Capacity-Building for Life Cycle Sustainability Management
Capacity-building for LCSM means a process of building (i) capabilities to use the range of LCSM topics (see Fig. 19.2), (ii) relationships among key stakeholders and users and (iii) awareness-raising on the importance of a holistic life cycle perspective covering social, economic and environmental aspects in decision-making. Training is just one element of the capacity-building process, which usually focuses on providing skills for a specific problem (e.g. by learning how to generate LC data or to use LCA software).
However, as can be seen from the example India, it does not make sense to provide technical training if the managers are not convinced that LCSM is the way to tackle sustainable development challenges in organizations. Therefore, a package of training courses is needed, including LCM CMM and technical assistance for its implementation in developing countries, as done between 2012 and 2013 (Swarr et al. 2015a, b).
The parameters analyzed in 18 countries show that multiple training activities on both LCA and LCM, so in Thailand and Brazil, found a critical mass of experts to contribute to mainstreaming LCSM. A critical mass is developing, due to emerging efforts, in South Africa, Turkey, the other Latin American countries analyzed and the Asian countries except Indonesia and the Philippines. In the two latter countries, the level of LCA training activities is at a very early stage.
In Egypt, Morocco, Indonesia, the Philippines, the Russian Federation and Saudi Arabia, the offer of LCA and LCM training activities does not exist or is very limited. Consequently, mainstreaming LCSM cannot be envisaged in the short term, and the international community is asked for support in form of basic training activities.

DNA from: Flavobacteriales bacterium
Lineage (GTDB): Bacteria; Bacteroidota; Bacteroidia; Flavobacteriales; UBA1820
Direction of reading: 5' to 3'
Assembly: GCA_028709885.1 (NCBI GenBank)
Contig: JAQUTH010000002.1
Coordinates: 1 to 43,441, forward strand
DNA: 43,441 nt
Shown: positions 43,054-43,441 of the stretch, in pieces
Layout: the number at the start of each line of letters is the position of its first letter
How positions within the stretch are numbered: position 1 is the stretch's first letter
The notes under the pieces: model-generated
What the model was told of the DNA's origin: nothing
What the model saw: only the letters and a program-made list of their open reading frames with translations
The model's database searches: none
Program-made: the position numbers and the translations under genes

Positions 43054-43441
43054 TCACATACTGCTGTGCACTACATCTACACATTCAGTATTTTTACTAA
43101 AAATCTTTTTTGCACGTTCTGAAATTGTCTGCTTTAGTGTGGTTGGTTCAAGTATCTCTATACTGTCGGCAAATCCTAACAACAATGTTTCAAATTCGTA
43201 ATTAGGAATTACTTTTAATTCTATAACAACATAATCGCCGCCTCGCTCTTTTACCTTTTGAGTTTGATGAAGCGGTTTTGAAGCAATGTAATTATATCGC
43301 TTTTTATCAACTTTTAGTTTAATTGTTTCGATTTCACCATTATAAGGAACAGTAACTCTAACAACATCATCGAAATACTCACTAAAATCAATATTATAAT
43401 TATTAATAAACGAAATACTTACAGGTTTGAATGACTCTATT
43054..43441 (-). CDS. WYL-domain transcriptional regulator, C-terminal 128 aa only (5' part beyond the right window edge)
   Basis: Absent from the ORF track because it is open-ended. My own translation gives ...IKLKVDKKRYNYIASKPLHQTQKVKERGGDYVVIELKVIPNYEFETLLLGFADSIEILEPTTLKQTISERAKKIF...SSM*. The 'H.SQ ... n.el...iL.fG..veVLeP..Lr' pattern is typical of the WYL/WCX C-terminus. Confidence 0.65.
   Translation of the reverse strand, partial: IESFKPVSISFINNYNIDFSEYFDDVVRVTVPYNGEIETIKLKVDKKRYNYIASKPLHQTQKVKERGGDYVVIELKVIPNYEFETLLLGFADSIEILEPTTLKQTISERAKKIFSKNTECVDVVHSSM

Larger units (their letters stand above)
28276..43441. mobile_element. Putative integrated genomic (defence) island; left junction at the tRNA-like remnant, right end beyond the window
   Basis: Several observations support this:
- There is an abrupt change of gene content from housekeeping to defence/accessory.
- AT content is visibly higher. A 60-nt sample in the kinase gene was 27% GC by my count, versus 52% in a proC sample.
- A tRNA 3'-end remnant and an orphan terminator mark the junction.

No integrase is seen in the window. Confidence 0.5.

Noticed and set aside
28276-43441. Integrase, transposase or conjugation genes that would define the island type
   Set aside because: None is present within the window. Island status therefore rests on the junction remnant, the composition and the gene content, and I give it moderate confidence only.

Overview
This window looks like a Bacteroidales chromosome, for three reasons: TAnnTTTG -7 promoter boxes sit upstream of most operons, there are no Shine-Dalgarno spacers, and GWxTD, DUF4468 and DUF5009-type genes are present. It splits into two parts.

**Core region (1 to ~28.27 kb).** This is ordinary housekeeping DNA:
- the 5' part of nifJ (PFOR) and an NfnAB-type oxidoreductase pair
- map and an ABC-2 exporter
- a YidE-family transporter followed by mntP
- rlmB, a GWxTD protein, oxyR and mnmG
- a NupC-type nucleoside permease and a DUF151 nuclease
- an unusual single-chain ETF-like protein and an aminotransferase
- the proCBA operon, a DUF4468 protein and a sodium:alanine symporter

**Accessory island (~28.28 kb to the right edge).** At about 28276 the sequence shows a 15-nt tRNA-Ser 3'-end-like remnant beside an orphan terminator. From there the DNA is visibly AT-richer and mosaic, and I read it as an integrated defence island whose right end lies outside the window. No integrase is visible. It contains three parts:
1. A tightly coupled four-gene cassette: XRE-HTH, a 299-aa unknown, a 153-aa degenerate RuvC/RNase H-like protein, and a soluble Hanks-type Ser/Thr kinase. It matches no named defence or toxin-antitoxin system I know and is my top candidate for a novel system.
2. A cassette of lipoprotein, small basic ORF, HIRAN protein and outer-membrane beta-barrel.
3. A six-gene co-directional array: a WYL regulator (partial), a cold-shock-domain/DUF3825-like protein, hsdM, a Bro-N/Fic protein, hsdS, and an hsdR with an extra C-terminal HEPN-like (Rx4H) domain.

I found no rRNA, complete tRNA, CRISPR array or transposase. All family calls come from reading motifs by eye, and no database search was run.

LCA Studies and LCA Databases
The existence of LCA studies indicates the availability of local resources in terms of life cycle experts and tools and minimum funding to cover the costs of performing these studies. Subsequently, it also indicates the availability of some local foreground data, which can feed a national LCA database, so in China, Mexico, Malaysia and Thailand.
Survey findings in the area of LCA studies and LCA databases (beyond the list of countries with a database) are presented below:
• In Brazil, Chile, India, South Africa and Turkey, a breakthrough is expected, as international organisations (e.g. UNEP and the European Commission jointly) or projects (the ecoinvent project on Internationalisation (sustainable- recycling.org)) as well as national organizations (e.g. Fundación Chile) are making progress with international and local resources.
• Colombia, Peru and Argentina are at an early stage of discussions on how to generate data and establish LCA databases (Quispe et al. 2014; see RPCV 2005).
• There is very little or no evidence of local LCA studies and no records at all concerning the development of databases in the remaining countries.